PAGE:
Designing a theme park ride for an increasingly CG-literate audience means building a 3D environment. Hollywood's Super 78 did just that.

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According to Busch Gardens theme park in the Williamsburg, Virginia, its new ride is "the most technologically sophisticated, visually rich and thrilling theme park experience ever". 
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Curse of the DarKastle is a spectacular

Integration of the 3D effects with the ride's physical set, the state-of-the-art motion of the cars, 5.1 surround sound and 4D environmental effects is taken to new heights, providing punters with a totally immersive experience that is beyond compare, says the theme park.

Hollywood animation powerhouse Super 78 produced the stereoscopic 3D imagery in the ride along with the pre-ride film that introduces patrons to the sinister King Ludwig.

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Unlike other theme park attractions, Curse of the DarKastle is not based on any existing story or characters. The central figure of King Ludwig is a bloodthirsty ghost bent on recruiting others to join him in the afterlife. For the three minutes and 40 seconds of the ride, he pursues patrons through the castle

3D effects include swords, knives and arrows swooping toward riders' heads, being hit by a boulder that rolls out of the screen and being pelted with wind and snow. The ride also features a nerve-rattling drop, with the CG making it seem farther and faster than it actually is.

"Busch Gardens wanted an experience that would blow people away with the best 3D ever seen," says Super 78 managing director Dina Benadon. What separates this ride from others is the way 3D effects interact with the sleigh. When ghosts fire arrows at the patrons, they fly right by their heads. A tray of wine glasses hovers in mid-air just beyond reach.

"The sleighs have complete range of motion," explains Super 78's creative director Brent Young. "They can move forward and back, tilt side to side and spin 360-degrees. You may be looking at one screen, then something hits the vehicle, it turns you in the opposite direction and suddenly you're facing another screen. It all happens very fast. You don't have time to say, 'I get it. I know how they're doing it.'"

Pulling off the illusions required tight collaboration between Super 78 animators, the ride's design team and the companies building the cars, the track and the ride environment.

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"Before we began work on the animation, the engineers gave us a ride profile that mapped out the physical environment down to the inch, as well as the precise timing and motion of the cars," explains Super 78 CG supervisor Aaron Powell. "We knew the physical parameters of the room and how the cars were oriented at every moment. From there, we went to work designing and executing the animation and dreaming up the 3D gags."
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Designed to make it impossible to tell where reality ends and illusion begins, the sets were built and lit to match the CG so the edges of the projection screens are invisible to riders. 
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"It all blends together," says Young. "As a result, we were able to make it appear as though some of the rooms extend 40 or 50 feet with mountainscapes in the windows in the background. Add in the 3D effects that project out of the screens and you feel completely immersed. It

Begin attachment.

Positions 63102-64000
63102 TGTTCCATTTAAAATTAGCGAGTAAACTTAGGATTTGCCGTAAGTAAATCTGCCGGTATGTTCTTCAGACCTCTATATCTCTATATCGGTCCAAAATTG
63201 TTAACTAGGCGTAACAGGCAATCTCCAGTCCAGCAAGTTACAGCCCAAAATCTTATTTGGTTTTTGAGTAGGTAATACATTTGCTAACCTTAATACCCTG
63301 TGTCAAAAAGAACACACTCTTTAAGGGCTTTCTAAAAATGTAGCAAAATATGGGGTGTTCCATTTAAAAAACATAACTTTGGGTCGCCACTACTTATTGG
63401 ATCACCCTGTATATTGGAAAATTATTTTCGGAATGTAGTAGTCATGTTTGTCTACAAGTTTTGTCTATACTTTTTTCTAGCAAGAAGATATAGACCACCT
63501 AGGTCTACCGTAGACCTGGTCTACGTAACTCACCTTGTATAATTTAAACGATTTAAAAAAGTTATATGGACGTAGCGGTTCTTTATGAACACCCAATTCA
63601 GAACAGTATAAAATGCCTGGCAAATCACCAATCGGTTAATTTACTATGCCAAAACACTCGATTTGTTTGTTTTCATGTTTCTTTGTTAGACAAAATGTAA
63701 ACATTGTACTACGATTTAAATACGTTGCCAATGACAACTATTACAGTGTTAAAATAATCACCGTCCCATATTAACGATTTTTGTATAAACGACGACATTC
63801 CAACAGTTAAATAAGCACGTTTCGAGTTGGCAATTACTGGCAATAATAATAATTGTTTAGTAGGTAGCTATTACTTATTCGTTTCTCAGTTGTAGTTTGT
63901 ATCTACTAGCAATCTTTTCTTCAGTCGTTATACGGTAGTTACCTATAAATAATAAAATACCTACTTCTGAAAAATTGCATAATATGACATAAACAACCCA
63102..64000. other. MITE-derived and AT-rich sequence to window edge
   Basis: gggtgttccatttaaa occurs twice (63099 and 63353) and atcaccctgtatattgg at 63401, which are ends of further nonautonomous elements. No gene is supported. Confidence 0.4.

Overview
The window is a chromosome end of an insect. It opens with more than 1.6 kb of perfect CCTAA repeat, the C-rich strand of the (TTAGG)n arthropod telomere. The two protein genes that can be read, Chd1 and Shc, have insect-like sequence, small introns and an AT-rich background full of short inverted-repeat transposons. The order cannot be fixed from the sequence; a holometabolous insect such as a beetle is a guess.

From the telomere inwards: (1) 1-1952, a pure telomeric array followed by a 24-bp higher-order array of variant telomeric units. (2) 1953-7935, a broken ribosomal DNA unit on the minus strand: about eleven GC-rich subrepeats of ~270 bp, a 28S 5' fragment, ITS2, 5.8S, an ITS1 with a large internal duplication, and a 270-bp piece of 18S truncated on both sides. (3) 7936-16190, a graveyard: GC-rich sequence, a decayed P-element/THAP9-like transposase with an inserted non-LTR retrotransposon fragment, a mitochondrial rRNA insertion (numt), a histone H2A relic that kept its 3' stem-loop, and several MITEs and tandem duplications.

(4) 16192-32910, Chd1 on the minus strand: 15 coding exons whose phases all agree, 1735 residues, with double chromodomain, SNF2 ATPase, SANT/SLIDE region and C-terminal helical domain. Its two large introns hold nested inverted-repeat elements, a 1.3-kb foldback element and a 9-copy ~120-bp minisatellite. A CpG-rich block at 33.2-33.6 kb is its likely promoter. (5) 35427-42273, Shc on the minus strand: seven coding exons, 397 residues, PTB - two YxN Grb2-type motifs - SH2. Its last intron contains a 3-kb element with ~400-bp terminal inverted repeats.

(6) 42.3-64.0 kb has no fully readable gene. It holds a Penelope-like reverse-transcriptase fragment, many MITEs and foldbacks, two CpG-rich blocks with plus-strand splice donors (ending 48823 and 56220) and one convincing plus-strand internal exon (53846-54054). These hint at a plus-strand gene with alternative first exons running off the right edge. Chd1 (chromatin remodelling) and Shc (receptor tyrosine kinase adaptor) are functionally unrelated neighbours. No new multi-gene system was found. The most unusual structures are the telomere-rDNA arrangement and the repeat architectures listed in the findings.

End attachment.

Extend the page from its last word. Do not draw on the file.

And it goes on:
Technical complexities notwithstanding, animation director Mario Klamberg says the greatest challenge in Curse of the DarKastle was creative. "It's a family attraction and therefore it couldn't be frightening in a way that would be inappropriate for kids," he said. "But it had to be entertaining to adults as they make up half our audience."

Storytelling

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Pleasing both, says Klamberg, was down to good storytelling. "It comes down to the mood, the pacing, the ups and downs, the drama followed by the calm, the sense of

To ensure that all effects worked perfectly, Super 78 set up a stereoscopic projection system in its Hollywood studio identical to those used in the ride. Animators travelled to the theme park for test rides in a prototype sleigh and mock up of the track. In the weeks prior to launch, senior crew members visited the attraction to help fabricators make final adjustments.

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Because the ride has an original story, the pre-ride film assumed greater-than-normal importance. "With most other rides, patrons arrive already familiar with the characters and the plot," explains Young. "Here they are meeting King Ludwig for the first time, so we had to introduce the characters, supply the whole back story and familiarize patrons with the environment."
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The pre-ride film appears in an ante-room to the castle where patrons wait before boarding the sleighs. What appear to be tapestries hanging on the wall suddenly spring to life and relate the history of Ludwig and his clan. 
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Although patrons aren

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"As Ludwig becomes progressively evil, the tapestry

While the pre-show film makes patrons prepared to enter King Ludwig's world, they can not take in everything that awaits them inside the ride. That, too, says Benadon is intentional. "The attraction is so rich that we're hoping when people get off, they'll turn around and get back in line."

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